Richard Paradise, executive director of the Martha’s Vineyard Film Society, is no greenhorn when it comes to the film festival business.
Since building the society from the ground up two decades ago, he’s founded not one—not two—but five annual film festivals, the crown jewel of which is Martha’s Vineyard International Film Festival, coming up on its 12th year.
A boyhood love of classic film spurred Paradise to run a movie series as a college student in Wisconsin, but a long professional detour into magazine publishing prevented him from pursuing a career in film full-time. Later in life, he and his family fell in love with the tiny island of Martha’s Vineyard after only a weeklong vacation.
“My wife and I sort of looked at each other and asked, ‘Well, why not here?’” he says.
It was here, in his own personal paradise, that Paradise was finally able to devote himself to his first passion. Since starting Martha’s Vineyard International Film Festival in 2006, he’s added an environmental film festival to his repertoire, as well as Spectrum, an LGBT+ festival that had its successful debut earlier this spring. We caught up with him to chat about the bumps he’s faced along the road, the allure of the Vineyard, and creating the perfect film festival experience.
On His Long Path to Film Festival Success:
“When I arrived on Martha’s Vineyard 20 years ago, I created a summer film series showing classic films, still using 16mm prints because the boardroom style projectors were very expensive at the time. I did that for about three years, then petitioned to get myself a nonprofit status as a film society. I did this, of course, as a volunteer endeavor while I was still working in magazine publishing. Eventually, it evolved into a year-round weekly series.
Slowly, our nonprofit started gaining steam in the community. We started selling membership. In 2006, I decided to hold the first Martha’s Vineyard International Film Festival. Once a week was not enough—there are too many great foreign language films. And to this day we still focus on world cinema. Ninety percent of the films we show take place in other countries and have subtitles. The film festival is a way to see other places, people, and cultures without leaving your community.
The biggest obstacle has always been venues. For many years, from 2006 to 2012, finding legitimate venues was always a challenge. We jumped around. We used a community theater, but it was ill-equipped, so I had to bring everything except for the screen. We sort of went around the island utilizing spaces that weren’t necessarily made for movies, but were set up for public gatherings. Some of them were quite large. I remember one time we had 1,000 people show up for a locally made film in an open amphitheater. We tried to use the local downtown movie theater that was only open seasonally to show commercial movies, so getting them to let us show film festival movies was always a challenge, and then it closed. Year to year, I never knew if I would get this venue or that venue.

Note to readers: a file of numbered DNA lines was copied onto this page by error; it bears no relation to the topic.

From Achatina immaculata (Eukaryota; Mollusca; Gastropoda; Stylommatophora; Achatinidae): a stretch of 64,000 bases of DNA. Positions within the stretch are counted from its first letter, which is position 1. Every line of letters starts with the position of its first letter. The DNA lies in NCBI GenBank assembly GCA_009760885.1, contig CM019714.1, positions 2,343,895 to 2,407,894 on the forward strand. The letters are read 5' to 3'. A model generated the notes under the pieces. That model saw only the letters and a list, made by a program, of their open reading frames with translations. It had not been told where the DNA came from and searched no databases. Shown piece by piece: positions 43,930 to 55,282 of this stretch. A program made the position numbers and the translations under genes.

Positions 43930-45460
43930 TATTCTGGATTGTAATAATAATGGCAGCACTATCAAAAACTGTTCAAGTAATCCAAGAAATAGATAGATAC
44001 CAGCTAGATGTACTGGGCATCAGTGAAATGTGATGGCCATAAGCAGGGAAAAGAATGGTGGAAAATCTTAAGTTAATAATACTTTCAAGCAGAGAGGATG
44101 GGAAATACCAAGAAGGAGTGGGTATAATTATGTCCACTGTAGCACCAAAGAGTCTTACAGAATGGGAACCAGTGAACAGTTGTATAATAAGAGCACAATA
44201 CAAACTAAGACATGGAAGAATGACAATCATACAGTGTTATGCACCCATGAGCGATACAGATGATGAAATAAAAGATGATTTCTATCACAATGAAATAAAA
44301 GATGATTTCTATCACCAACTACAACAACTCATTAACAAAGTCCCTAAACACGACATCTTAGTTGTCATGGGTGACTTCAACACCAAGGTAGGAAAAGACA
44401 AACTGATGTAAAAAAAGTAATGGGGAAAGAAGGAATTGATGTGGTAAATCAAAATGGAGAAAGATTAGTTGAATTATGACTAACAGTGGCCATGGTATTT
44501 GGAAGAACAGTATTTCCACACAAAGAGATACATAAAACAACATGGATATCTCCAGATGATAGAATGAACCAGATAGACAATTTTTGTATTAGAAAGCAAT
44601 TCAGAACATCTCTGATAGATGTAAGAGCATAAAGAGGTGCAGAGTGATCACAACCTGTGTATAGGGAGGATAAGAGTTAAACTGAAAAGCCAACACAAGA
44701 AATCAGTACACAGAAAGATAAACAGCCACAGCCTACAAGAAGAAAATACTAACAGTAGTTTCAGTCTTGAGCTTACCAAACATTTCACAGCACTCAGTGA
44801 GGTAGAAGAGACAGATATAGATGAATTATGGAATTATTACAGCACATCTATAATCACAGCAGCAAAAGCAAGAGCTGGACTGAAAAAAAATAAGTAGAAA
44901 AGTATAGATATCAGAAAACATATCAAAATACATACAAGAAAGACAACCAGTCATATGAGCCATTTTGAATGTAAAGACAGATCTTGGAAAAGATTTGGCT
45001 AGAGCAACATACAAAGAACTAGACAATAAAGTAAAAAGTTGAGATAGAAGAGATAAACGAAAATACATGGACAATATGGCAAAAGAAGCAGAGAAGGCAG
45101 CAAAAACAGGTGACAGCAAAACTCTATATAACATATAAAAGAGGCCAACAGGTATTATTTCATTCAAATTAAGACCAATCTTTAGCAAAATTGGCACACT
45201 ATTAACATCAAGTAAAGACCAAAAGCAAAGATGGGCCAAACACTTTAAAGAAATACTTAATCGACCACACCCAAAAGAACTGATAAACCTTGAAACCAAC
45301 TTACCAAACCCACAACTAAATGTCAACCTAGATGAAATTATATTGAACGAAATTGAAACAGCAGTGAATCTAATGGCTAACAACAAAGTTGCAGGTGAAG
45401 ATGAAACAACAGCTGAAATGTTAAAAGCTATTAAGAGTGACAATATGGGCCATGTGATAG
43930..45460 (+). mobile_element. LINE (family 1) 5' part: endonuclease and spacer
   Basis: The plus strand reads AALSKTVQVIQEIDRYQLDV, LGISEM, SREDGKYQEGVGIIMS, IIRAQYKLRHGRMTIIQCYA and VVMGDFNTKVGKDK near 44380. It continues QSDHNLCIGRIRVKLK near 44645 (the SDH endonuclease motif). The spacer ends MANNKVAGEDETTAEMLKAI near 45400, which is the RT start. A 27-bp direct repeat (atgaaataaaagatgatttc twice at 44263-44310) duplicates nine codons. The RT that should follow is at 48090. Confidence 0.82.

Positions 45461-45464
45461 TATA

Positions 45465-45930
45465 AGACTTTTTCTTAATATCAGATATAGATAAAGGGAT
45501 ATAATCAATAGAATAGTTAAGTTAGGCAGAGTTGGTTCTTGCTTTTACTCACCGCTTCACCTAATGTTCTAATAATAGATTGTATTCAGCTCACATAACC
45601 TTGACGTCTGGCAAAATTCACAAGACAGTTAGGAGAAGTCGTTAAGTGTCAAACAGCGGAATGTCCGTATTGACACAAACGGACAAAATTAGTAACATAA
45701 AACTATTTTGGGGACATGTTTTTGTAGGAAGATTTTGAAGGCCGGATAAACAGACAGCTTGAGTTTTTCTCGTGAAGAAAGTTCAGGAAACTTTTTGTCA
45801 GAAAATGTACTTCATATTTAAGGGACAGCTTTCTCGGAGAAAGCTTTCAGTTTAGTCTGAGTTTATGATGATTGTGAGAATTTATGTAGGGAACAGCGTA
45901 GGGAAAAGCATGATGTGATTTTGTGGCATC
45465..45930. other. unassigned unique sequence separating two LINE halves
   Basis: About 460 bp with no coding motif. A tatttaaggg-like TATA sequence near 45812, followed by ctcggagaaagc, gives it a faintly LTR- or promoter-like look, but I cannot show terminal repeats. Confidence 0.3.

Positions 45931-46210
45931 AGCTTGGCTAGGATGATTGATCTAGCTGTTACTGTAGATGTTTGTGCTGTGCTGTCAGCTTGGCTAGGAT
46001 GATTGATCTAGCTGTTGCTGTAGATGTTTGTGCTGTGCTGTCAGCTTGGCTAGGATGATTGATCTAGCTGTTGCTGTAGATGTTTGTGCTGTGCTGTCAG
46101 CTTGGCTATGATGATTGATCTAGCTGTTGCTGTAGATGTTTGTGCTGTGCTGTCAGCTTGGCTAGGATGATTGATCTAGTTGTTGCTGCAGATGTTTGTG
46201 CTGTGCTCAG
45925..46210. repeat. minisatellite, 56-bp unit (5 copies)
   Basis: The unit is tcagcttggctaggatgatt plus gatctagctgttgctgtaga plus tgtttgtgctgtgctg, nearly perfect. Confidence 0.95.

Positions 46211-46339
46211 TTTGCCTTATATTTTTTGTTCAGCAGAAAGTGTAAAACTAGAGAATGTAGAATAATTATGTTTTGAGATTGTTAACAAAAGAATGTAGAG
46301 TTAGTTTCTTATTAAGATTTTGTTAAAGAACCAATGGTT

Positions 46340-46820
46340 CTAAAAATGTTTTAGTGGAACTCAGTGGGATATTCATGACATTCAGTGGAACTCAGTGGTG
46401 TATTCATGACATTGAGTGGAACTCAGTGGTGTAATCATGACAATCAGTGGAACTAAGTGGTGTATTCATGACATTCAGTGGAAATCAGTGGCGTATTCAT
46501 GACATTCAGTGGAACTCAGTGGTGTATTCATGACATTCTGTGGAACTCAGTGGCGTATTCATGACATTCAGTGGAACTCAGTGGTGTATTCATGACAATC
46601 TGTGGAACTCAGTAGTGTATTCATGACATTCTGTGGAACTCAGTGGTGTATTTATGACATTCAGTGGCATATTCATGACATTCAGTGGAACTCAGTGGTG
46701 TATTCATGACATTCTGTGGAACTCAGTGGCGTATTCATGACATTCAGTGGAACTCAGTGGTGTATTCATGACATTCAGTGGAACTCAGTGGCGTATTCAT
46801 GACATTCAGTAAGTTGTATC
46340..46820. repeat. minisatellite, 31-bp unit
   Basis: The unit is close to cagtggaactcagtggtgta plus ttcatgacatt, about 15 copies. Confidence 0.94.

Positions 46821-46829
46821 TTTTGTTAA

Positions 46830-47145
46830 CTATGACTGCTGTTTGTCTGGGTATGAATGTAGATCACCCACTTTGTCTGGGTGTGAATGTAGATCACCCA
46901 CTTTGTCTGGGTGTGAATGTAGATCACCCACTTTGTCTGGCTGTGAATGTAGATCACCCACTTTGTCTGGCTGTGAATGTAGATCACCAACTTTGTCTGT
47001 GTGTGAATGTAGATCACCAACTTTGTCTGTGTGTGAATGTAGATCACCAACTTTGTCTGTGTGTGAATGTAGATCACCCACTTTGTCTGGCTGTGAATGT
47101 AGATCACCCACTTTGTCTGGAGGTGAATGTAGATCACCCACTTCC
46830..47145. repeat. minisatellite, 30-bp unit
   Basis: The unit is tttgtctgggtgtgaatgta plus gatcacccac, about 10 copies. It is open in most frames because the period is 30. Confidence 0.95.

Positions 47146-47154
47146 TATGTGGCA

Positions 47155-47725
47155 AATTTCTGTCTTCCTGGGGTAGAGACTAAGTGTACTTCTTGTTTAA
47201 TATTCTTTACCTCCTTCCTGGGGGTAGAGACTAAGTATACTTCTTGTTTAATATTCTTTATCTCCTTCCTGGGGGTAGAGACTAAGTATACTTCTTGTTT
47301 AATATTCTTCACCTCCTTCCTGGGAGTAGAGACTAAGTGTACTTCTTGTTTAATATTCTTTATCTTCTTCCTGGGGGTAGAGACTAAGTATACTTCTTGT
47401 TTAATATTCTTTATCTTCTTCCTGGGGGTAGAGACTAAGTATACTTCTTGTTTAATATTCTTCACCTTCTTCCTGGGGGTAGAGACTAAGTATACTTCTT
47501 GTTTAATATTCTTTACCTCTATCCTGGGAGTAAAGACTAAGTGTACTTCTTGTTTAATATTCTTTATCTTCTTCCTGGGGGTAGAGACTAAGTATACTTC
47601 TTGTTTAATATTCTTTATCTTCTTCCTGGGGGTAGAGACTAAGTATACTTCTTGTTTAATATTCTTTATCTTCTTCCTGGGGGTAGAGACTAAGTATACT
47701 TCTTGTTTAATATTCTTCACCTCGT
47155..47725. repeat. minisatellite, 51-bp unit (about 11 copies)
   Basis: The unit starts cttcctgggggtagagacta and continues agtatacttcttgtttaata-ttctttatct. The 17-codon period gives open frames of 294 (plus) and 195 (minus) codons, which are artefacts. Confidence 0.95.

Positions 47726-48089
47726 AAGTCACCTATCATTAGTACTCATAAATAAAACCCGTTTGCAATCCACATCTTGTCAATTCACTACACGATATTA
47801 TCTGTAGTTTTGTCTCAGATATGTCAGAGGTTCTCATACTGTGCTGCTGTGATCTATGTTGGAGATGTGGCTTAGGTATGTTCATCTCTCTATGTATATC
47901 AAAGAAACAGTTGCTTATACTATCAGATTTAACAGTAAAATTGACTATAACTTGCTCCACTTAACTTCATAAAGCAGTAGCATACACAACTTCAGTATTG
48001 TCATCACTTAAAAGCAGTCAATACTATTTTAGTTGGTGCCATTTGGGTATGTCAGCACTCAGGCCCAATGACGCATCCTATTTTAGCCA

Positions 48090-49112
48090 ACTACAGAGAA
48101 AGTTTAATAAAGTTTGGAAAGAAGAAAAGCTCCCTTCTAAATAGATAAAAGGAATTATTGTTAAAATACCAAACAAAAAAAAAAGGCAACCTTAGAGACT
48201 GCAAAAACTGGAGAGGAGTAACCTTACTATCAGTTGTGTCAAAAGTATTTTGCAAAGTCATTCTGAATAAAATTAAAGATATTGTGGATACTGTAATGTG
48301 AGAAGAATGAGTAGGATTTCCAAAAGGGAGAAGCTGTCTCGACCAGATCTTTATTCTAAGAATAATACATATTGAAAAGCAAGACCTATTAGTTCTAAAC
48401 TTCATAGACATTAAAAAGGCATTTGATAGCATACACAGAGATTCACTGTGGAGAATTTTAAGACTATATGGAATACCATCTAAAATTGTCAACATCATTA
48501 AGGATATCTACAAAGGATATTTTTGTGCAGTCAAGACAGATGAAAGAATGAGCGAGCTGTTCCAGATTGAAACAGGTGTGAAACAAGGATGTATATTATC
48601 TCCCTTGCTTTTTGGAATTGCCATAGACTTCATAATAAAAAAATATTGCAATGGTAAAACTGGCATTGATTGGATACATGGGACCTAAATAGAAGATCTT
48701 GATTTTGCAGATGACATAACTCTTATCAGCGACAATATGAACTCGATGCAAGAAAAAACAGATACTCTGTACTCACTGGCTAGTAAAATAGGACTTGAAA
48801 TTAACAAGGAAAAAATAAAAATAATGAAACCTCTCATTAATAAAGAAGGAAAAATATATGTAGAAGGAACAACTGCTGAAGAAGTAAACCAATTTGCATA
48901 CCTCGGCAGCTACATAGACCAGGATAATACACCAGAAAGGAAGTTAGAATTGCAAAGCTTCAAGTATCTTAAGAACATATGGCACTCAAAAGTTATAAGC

Five to six years ago, our organization completely changed when we were able to raise the money and work with a private developer to build the Martha’s Vineyard Film Center. It’s state-of-the-art: DCP projections, stadium seating, great lobby, great viewing. We went from showing films once a week to showing them seven nights a week at the film center. We’ve also in the past few years become operators of two historic movie theaters that are totally renovated. So we actually run three theaters as a nonprofit film society in addition to doing several film festivals.
In a nutshell, we’ve gone from this little volunteer nonprofit with an annual budget of $80,000 to having a budget of over $1 mil. this year for running these theaters. Of course, five to six years ago, I was able to give up my publishing career—which I was happy to do—and do this full time as the executive director of the film society.”
On the Appeal of the Vineyard:
“We’re not the only ones who have come to the Vineyard and fallen in love with the ambience, the natural beauty, the water, the community. What I’ve found to be true is that the people who work here at the Vineyard are serious people. They’ve traveled around the world, but they’ve found that Martha’s Vineyard is the place they want to be. Maybe it’s only a couple of weeks they can be here, but it’s a special place. Culturally speaking, the people here are very curious. They’re also very financially supportive of the arts. There are several cultural art organizations on the island that are supported by donors, and it’s because this island is so supportive of the arts that our film center has succeeded.”